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Protesters gather outside the Ebola center in Beni. Photo: Alexis Huguet/AFP/Getty Images

The Democratic Republic of Congo's electoral commission has postponed voting in three opposition strongholds — officially because of concerns over Ebola and insecurity — ahead of Sunday's vote, sparking a furious reaction from an opposition convinced the election is being rigged.

Why it matters: The DRC, a massive country in the heart of Africa and home to 83 million people, has never had a peaceful transfer of power.

  • Per the BBC, "With President Joseph Kabila's successor due to be sworn in next month, it appears the votes of more than a million people could be discounted." The national vote was already delayed by a week after a fire destroyed most of the voting machines set to be used in the capital, Kinshasa.
  • The latest: In the eastern city of Beni, protesters angry over the delay attacked an Ebola clinic. According to the Guardian, "armed men fired live rounds and teargas at protesters" there. Meanwhile, the foreign ministry expelled the EU's ambassador over the extension of sanctions on the ruling party's candidate, Emmanuel Ramazani Shadary, among others.

The big picture: Kabila faces constitutional term limits and should have given up power in 2016. He didn't, and elections have been continually delayed. His hand-picked successor, Shadary, faces a divided opposition deprived of two leading candidates who were ruled ineligible. Still, his election is not a sure thing.

  • Asked about the decision not to allow voting in the three areas, Kabila told the BBC: "Don't worry. ... I don't think there will be any major issues as far as the one point something million voters that you are talking about." The voters seem to disagree.

2019 lookahead: Four of the world's eight largest countries by population — home to 2 billion people — will hold general elections in the next few months, starting with Bangladesh on Sunday. Nigeria, Indonesia and India will follow early next year.

Go deeper

3 hours ago - Politics & Policy

Scoop: Kaine, Collins pitch Senate colleagues on censuring Trump

Sen. Tim Kaine speaks with Sen. Susan Collins. Photo: Andrew Harnik/AP via Getty Images

Sens. Tim Kaine and Susan Collins are privately pitching their colleagues on a bipartisan resolution censuring former President Trump, three sources familiar with the discussions tell Axios.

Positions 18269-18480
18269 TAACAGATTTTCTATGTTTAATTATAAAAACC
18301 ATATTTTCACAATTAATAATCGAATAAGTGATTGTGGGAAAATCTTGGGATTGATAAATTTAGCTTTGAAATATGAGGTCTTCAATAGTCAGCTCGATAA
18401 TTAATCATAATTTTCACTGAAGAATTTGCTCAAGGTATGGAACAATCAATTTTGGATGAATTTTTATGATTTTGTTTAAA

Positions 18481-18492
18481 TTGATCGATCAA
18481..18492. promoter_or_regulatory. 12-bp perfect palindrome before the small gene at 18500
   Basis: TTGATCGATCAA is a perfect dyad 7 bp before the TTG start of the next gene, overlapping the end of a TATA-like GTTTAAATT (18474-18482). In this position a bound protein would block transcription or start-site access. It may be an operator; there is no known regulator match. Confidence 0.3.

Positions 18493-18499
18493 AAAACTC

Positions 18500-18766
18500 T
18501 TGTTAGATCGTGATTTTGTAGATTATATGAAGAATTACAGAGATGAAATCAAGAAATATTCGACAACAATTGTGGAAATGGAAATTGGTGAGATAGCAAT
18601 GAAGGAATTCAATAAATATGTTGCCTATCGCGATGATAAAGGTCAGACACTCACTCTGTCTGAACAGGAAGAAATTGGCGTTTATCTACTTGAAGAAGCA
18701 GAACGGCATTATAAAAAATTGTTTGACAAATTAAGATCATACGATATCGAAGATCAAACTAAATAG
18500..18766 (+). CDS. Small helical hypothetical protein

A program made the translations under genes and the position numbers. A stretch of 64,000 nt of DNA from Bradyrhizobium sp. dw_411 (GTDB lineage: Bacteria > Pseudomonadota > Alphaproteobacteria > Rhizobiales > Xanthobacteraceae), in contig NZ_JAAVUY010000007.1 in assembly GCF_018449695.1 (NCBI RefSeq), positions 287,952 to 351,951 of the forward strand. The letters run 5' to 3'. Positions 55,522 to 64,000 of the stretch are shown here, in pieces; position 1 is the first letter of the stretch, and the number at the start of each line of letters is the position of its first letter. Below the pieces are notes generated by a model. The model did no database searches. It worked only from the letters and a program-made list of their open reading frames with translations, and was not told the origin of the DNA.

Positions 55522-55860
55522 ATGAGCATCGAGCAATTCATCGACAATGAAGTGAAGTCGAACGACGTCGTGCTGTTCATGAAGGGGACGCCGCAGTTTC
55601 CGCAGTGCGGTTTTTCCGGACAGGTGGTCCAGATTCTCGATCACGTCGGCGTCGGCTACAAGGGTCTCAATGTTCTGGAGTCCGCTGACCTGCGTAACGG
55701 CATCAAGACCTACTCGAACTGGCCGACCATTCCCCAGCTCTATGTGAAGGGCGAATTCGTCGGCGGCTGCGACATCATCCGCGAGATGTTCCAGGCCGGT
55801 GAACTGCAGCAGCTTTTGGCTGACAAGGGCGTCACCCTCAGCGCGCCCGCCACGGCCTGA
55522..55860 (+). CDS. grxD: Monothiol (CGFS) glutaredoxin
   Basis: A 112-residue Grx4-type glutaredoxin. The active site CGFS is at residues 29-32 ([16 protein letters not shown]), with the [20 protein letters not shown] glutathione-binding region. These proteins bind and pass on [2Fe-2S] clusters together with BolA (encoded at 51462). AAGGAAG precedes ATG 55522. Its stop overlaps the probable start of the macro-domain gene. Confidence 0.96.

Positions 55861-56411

Why it matters: Senators are looking for a way to condemn Trump on the record as it becomes increasingly unlikely Democrats will obtain the 17 Republican votes needed to gain a conviction in his second impeachment.

3 hours ago - Politics & Policy

Scoop: Anthony Coley to lead Justice Department public affairs

Photo: Xinhua/Ting Shen via Getty Images

Judge Merrick Garland, President Biden’s nominee for attorney general, has tapped Anthony Coley, an Obama-era Treasury Department official, to serve as a senior adviser and to lead public affairs at the Department of Justice, according to people familiar with the matter.

Why it matters: As the public face of the DOJ, Coley will help explain — and defend — the department's actions, from sensitive cases to prosecutorial decisions, including the investigation into Hunter Biden.

AP: Justice Dept. rescinds "zero tolerance" policy

A young girl waves to onlookers through the fence at the U.S.-Mexico border wall in San Ysidro, California, in Nov. 2018. Photo: Sandy Huffaker/AFP via Getty Images

President Biden's acting Attorney General Monty Wilkinson issued a memo on Tuesday to revoke the Trump administration's "zero tolerance" immigration policy, which separated thousands of migrant children from their families at the U.S.-Mexico border, AP first reported.

Driving the news: A recent report by Justice Department Inspector General Michael Horowitz emphasized the internal chaos at the agency over the implementation of the policy, which resulted in 545 parents separated from their children as of October 2020.